Maria Juan-Pedro v. Jefferson Sessions, III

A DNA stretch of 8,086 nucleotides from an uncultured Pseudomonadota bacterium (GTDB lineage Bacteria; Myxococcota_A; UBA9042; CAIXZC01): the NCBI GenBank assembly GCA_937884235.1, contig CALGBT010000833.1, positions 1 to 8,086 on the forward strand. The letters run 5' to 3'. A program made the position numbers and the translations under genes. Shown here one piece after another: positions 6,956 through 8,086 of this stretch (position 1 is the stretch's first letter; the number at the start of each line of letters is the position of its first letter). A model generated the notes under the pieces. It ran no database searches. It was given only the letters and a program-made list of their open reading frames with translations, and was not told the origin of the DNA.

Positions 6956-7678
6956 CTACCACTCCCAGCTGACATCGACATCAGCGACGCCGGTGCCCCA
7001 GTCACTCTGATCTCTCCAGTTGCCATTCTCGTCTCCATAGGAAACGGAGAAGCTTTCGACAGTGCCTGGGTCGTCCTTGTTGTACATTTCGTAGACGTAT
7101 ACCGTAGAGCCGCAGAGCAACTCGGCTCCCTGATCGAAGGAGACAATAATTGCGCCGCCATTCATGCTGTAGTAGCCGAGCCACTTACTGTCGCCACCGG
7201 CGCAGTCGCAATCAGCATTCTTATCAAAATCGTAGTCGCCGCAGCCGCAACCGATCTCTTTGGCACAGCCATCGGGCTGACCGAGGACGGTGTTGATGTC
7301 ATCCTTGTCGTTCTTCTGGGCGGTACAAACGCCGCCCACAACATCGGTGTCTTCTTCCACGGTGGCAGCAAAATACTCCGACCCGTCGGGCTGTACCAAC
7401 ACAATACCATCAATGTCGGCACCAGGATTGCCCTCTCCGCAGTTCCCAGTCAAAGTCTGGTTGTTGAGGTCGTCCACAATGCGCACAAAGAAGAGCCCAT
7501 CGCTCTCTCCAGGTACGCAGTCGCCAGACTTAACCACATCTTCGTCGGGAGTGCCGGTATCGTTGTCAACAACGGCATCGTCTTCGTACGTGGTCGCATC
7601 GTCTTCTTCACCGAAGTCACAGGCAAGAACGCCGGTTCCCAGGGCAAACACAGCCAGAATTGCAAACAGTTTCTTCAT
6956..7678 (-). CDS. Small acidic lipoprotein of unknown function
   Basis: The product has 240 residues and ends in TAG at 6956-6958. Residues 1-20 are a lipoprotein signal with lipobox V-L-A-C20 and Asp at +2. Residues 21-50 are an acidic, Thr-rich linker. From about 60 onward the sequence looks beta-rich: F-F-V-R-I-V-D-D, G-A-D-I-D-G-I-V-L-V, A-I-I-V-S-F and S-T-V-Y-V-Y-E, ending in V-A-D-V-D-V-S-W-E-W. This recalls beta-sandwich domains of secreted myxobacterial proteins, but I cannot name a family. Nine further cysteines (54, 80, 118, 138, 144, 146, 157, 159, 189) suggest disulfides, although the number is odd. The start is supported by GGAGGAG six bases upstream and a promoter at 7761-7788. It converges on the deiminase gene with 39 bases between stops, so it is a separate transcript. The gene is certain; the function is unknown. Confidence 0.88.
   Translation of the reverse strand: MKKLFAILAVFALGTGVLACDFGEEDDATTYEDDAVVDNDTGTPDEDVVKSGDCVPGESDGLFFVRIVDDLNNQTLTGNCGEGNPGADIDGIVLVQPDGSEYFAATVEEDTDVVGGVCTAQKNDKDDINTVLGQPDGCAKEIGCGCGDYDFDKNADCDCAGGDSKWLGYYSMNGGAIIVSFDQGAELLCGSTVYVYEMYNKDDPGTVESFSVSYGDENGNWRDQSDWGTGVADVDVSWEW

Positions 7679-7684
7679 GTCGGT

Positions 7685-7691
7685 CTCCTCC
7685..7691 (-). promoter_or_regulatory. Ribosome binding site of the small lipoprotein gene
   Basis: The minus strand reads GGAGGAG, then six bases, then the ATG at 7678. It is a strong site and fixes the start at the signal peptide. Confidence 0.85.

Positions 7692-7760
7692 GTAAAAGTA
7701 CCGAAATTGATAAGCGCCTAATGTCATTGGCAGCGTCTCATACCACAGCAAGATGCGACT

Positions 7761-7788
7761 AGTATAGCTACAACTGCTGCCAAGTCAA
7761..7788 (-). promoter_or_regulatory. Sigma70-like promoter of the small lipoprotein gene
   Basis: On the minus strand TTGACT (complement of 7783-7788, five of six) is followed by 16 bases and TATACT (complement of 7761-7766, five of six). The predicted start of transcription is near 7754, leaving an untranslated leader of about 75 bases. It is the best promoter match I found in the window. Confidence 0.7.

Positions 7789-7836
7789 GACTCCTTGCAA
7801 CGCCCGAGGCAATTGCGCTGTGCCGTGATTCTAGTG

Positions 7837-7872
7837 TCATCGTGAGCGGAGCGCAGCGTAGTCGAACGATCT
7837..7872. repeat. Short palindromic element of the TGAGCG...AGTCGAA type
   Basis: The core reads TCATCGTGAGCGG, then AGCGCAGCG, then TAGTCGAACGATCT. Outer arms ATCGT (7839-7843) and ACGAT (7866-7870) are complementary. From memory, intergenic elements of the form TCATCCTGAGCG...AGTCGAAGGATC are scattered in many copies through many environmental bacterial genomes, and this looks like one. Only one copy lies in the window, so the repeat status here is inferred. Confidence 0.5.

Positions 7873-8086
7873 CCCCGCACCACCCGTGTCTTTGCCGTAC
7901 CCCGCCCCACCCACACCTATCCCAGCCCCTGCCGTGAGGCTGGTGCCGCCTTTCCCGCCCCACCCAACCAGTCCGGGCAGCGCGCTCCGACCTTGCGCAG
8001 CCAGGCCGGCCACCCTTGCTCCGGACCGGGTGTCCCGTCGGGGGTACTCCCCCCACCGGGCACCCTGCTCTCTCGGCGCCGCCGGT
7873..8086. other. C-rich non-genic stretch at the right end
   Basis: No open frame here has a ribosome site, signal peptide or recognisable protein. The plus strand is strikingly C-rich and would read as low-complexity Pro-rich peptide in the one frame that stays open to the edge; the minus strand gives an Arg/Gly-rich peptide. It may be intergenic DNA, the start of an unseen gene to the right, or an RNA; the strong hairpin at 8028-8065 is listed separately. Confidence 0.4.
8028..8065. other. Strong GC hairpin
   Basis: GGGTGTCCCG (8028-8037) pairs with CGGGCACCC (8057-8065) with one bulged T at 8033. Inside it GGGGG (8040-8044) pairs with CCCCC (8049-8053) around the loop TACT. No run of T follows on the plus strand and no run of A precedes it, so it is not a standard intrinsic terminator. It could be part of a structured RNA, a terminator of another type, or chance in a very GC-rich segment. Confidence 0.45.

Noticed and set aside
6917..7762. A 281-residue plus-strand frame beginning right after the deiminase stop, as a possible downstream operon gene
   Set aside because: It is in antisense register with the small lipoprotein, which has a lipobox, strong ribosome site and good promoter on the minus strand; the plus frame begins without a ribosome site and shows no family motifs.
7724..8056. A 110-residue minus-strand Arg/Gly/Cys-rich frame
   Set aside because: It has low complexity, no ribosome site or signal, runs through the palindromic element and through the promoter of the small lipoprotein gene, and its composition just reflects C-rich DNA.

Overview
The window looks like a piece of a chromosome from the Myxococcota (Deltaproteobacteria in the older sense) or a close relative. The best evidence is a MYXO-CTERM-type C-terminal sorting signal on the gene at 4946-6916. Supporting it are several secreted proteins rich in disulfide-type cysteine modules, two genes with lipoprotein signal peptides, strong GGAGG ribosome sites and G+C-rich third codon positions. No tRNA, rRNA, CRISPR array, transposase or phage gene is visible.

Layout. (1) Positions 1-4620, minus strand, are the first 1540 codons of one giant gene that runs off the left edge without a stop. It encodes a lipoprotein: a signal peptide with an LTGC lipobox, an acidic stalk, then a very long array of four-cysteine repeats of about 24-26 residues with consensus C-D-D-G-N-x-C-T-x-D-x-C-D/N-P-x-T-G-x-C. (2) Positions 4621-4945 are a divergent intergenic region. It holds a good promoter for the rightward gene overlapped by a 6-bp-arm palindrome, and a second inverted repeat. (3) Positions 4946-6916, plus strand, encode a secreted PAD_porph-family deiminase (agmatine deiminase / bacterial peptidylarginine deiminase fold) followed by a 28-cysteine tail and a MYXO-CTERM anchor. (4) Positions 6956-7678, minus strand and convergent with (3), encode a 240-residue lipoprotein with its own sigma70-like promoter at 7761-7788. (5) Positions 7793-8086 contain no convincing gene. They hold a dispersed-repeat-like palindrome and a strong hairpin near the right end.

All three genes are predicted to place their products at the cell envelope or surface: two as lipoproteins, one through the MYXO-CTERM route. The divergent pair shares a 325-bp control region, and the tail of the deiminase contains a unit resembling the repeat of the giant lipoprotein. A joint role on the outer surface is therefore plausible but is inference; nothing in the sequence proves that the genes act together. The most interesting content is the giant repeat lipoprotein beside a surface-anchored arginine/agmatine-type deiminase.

NOT RECOMMENDED FOR FULL-TEXT PUBLICATION File Name: 18a0324n.06 Case No. 17-3949 UNITED STATES COURT OF APPEALS FOR THE SIXTH CIRCUIT FILED Jun 29, 2018 DEBORAH S. HUNT, Clerk MARIA JUAN-PEDRO; DONY ALONZO- ) JUAN; ANGELA ALONZO-JUAN, ) ) Petitioners-Appellants, ) ON PETITION FOR REVIEW ) FROM THE UNITED STATES v. ) BOARD OF IMMIGRATION ) APPEALS JEFFERSON B. SESSIONS, III, Attorney ) General, ) ) Respondent-Appellee. ) OPINION BEFORE: COLE, Chief Judge; CLAY and THAPAR, Circuit Judges. COLE, Chief Judge. Maria Juan-Pedro and two of her children petition for review of an order denying their application for asylum and withholding of removal. The United States Board of Immigration Appeals found that Juan-Pedro and her children failed to establish a nexus between a protected social group and the harm they suffered in Guatemala. But to find this, the Board gave short shrift to declarations and other record materials that make this connection. Because the Board’s finding is not based on substantial evidence, we grant the petition for review, vacate the Board’s order, and remand for further proceedings consistent with this opinion. Case No. 17-3949, Juan-Pedro v. Sessions I. BACKGROUND Maria Juan-Pedro and two of her children fled their small Guatemalan village for the United States after a brutal attack by an MS-13 gang. MS-13 is an international crime gang that started in Los Angeles and spread around the United States and into Central America. Its tactics are best summed up by its motto: “rape, control, kill.” It carried out the first two prongs of its motto when six MS-13 members entered Juan-Pedro’s home with guns. They identified themselves as MS-13 members, pointed guns at Juan-Pedro and her two children, and demanded money. While three of the men searched for money, one raped Juan-Pedro, and the two remaining men held back her children. The gang members threatened to carry out the third prong of their motto when they told Juan-Pedro that they would kill her and her children and promised to return. Following the attack, Juan-Pedro took her children and traveled through Mexico to the United States, where they arrived four days later. They applied for asylum and withholding of removal based on race, membership in a particular social group, and under the Convention Against Torture. The petitioners are of Mayan ancestry, and their native language is Akatek, one of more than 20 Mayan-related languages spoken in Guatemala. Though one of Juan-Pedro’s children understands some Spanish, Guatemala’s official language, Juan-Pedro does not. In her asylum application, she explained that in “June 2014 MS-13 broke into my home with weapons. They threatened me & my children. They said they would come back & kidnap[] the children if I didn’t have more money. . . . They will kill us because we are [i]ndigenous.” Administrative Record, R. 6-2, PageID 272. Juan-Pedro and her children submitted declarations elaborating on these events, which the immigration judge admitted into evidence without objection from the government. In her -2- Case No. 17-3949, Juan-Pedro v. Sessions declaration, Juan Pedro ...

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